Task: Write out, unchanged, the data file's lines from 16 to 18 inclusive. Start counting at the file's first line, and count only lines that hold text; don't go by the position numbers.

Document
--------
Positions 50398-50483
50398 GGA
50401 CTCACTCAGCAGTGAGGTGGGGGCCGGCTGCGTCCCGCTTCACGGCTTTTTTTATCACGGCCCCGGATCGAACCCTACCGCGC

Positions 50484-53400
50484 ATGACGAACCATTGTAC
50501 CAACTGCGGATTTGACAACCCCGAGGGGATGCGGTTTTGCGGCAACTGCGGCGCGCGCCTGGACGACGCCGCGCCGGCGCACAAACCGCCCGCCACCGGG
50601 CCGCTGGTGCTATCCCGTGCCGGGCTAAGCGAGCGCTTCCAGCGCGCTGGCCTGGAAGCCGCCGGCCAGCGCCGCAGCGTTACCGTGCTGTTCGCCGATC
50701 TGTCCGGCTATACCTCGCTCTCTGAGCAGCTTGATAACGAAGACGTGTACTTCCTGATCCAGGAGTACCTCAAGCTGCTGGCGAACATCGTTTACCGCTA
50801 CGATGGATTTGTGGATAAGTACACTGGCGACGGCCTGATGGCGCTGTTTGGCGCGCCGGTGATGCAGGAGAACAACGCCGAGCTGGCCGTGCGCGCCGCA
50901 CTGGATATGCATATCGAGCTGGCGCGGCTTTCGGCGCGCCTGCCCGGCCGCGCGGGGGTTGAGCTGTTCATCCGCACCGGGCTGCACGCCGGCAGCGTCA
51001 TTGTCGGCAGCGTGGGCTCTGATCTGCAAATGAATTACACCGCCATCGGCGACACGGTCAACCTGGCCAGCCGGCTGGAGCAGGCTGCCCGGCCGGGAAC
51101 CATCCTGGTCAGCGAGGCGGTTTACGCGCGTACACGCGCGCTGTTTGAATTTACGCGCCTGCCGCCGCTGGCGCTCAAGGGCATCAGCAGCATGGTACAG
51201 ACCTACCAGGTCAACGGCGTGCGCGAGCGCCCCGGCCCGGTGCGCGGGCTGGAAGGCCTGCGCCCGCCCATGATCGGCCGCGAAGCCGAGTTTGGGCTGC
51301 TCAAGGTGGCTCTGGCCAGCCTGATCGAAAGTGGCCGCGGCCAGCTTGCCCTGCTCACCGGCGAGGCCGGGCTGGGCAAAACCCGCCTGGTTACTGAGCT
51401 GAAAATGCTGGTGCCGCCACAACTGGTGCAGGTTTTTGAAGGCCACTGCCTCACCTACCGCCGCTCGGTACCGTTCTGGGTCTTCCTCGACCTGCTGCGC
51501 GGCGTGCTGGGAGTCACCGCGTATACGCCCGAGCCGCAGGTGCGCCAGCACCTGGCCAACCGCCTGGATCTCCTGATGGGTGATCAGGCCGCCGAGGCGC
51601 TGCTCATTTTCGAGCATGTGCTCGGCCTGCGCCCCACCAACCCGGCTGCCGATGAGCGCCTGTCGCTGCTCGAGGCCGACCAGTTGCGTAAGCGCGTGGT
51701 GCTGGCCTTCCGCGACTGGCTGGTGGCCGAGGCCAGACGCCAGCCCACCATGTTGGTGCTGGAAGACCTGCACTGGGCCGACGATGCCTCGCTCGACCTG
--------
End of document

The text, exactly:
51501 GGCGTGCTGGGAGTCACCGCGTATACGCCCGAGCCGCAGGTGCGCCAGCACCTGGCCAACCGCCTGGATCTCCTGATGGGTGATCAGGCCGCCGAGGCGC
51601 TGCTCATTTTCGAGCATGTGCTCGGCCTGCGCCCCACCAACCCGGCTGCCGATGAGCGCCTGTCGCTGCTCGAGGCCGACCAGTTGCGTAAGCGCGTGGT
51701 GCTGGCCTTCCGCGACTGGCTGGTGGCCGAGGCCAGACGCCAGCCCACCATGTTGGTGCTGGAAGACCTGCACTGGGCCGACGATGCCTCGCTCGACCTG